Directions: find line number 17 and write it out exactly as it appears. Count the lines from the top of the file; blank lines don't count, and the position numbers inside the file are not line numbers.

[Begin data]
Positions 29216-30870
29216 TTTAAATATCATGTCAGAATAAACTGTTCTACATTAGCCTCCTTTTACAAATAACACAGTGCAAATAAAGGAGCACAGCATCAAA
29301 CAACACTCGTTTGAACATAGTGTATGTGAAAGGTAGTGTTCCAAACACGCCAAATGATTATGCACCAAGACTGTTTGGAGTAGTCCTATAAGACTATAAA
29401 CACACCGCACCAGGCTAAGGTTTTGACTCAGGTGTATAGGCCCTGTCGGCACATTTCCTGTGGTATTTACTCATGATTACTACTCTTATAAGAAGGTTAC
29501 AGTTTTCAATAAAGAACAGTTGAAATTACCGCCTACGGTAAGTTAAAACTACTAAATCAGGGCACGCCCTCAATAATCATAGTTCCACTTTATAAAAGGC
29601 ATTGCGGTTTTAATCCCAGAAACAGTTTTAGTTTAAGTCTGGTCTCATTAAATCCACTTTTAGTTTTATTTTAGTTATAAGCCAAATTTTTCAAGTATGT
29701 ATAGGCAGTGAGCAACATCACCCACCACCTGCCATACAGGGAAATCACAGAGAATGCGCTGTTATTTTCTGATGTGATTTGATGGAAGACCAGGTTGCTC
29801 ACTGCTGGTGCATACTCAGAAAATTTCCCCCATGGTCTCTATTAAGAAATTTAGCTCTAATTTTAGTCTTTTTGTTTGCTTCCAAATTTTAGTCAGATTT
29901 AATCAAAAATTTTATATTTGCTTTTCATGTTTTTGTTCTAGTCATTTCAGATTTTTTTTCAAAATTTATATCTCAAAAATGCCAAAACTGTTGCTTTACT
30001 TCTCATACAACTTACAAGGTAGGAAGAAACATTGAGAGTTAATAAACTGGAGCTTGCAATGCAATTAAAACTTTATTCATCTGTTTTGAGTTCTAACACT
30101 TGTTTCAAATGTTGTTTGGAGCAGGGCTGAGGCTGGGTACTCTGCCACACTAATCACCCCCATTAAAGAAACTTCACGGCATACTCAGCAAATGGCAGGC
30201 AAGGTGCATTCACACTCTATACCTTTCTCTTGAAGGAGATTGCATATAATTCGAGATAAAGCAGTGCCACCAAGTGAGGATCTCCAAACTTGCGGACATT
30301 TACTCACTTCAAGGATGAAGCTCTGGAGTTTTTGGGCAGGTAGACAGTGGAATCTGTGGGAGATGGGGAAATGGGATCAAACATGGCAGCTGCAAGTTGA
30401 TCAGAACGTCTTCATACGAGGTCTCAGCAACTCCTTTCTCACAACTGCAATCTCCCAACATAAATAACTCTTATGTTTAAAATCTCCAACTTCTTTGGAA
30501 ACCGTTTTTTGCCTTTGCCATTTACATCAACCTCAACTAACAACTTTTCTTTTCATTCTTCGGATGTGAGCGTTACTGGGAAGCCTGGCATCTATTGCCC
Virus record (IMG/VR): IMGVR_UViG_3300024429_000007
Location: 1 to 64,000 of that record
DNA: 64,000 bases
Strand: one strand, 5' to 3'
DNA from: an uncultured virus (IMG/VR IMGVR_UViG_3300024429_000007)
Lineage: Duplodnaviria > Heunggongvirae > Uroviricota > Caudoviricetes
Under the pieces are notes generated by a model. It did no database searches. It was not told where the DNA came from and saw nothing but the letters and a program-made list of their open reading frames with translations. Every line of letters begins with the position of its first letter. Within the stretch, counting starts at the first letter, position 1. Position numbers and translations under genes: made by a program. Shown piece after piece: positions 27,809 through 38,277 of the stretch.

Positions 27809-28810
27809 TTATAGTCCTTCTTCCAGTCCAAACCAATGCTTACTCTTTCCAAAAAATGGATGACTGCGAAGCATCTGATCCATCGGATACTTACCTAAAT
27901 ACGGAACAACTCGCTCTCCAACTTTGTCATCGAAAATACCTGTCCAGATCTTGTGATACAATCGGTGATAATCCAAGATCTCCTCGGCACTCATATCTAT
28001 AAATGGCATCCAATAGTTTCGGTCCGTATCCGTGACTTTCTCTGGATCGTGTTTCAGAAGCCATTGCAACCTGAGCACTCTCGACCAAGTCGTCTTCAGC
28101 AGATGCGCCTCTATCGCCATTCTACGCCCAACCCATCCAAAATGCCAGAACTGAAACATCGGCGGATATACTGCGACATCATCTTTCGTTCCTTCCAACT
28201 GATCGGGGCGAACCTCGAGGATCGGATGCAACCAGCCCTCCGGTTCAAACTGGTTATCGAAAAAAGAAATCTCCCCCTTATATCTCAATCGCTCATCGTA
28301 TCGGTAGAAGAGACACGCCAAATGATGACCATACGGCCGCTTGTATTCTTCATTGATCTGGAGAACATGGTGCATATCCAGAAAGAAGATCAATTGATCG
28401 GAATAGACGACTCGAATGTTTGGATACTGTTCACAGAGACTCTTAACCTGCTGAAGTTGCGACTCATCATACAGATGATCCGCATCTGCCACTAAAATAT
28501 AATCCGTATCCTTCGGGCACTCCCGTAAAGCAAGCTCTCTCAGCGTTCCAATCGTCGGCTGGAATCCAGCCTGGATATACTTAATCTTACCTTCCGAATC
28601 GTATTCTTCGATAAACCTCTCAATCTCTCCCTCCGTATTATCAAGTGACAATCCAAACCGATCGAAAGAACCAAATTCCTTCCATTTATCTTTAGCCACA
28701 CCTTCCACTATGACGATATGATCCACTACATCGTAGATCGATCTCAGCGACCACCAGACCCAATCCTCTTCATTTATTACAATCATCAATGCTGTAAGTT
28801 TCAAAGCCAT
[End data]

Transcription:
Location: 1 to 64,000 of that record